How can companies, governments, and not-for-profits, and other organizations benefit from open innovation systems? What lessons can African innovators learn from the experiences of entrepreneurs, or public policy makers, in the developed world? Maybe more importantly, what can Egyptian and other North African entrepreneurs teach the world about leveraging access to knowledge to empower communities of innovators creating shared social and economic value?
Open innovation is one of the hottest buzzwords in business circles, and as a result, science and technology policy makers around the world are catching on to the trend. On some level, the concept of open innovation is clear — it involves engaging consumers, or even would-be competitors, as collaborators to develop and deploy new technologies, systems or processes. But tapping into such community-driven opportunities means giving up a good deal of control. It requires re-thinking the role of conventional knowledge management strategies, especially concerning intellectual property rights.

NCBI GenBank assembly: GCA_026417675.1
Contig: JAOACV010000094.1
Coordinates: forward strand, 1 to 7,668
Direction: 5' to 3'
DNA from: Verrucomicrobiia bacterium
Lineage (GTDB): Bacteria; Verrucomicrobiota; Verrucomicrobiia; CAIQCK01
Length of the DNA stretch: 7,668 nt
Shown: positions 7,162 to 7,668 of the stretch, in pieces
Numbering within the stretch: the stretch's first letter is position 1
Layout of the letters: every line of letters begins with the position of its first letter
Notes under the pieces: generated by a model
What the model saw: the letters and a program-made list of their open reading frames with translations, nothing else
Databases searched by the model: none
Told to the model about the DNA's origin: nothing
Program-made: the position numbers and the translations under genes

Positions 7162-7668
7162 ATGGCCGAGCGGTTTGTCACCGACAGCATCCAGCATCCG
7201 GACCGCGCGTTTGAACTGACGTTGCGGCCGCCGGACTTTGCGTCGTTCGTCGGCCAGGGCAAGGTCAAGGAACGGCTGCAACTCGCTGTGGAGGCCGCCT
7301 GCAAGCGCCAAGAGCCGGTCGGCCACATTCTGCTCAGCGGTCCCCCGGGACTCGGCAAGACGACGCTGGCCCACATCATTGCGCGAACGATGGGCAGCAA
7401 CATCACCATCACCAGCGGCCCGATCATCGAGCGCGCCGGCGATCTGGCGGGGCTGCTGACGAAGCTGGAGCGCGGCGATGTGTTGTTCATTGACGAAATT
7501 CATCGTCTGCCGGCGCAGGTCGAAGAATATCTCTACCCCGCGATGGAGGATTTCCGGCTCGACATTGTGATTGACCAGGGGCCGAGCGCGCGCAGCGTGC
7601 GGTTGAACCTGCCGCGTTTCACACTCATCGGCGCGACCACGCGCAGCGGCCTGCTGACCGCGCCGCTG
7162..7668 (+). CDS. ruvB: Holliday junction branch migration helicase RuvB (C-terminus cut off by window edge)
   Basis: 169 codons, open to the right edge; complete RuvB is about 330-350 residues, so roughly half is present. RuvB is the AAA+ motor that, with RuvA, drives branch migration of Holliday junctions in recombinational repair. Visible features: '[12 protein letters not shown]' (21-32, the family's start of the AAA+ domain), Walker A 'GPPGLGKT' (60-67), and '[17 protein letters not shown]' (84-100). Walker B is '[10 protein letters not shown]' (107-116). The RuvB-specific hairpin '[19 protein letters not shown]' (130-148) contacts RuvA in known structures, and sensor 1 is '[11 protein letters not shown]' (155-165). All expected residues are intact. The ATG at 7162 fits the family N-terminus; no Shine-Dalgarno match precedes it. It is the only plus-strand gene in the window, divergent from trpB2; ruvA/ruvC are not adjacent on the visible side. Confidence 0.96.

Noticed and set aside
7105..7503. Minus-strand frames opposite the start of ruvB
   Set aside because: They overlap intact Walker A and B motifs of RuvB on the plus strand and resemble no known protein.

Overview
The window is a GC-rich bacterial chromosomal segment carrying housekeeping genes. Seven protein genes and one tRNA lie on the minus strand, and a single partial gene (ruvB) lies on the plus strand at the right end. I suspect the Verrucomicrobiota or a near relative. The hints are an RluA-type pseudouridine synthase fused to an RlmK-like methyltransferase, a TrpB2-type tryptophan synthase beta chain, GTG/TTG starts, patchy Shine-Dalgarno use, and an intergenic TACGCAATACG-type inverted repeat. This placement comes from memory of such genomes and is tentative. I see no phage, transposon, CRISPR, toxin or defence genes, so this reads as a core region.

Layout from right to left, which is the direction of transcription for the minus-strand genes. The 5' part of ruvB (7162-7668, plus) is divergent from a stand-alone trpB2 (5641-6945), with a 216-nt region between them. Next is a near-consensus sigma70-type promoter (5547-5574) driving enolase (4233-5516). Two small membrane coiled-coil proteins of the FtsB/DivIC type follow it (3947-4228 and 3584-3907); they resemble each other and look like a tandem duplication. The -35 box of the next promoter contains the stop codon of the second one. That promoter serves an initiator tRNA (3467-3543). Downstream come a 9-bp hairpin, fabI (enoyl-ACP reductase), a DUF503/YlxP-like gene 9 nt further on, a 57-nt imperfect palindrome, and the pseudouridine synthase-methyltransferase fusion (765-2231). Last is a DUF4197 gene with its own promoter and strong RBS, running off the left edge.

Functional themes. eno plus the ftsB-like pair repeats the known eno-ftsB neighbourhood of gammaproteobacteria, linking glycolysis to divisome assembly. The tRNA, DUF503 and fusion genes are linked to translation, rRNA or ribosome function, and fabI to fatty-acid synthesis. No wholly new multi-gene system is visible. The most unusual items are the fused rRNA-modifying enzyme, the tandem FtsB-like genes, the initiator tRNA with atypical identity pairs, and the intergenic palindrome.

I was invited to give a keynote address at The American University in Cairo’s Research Conference “Entrepreneurship and Innovation: Shaping the Future of Egypt.” My presentation, “The Future of Open Innovation Through Access to Knowledge in Africa,” in Cairo, I explained how the Africa’s success depends on intellectual property systems that enable access to knowledge.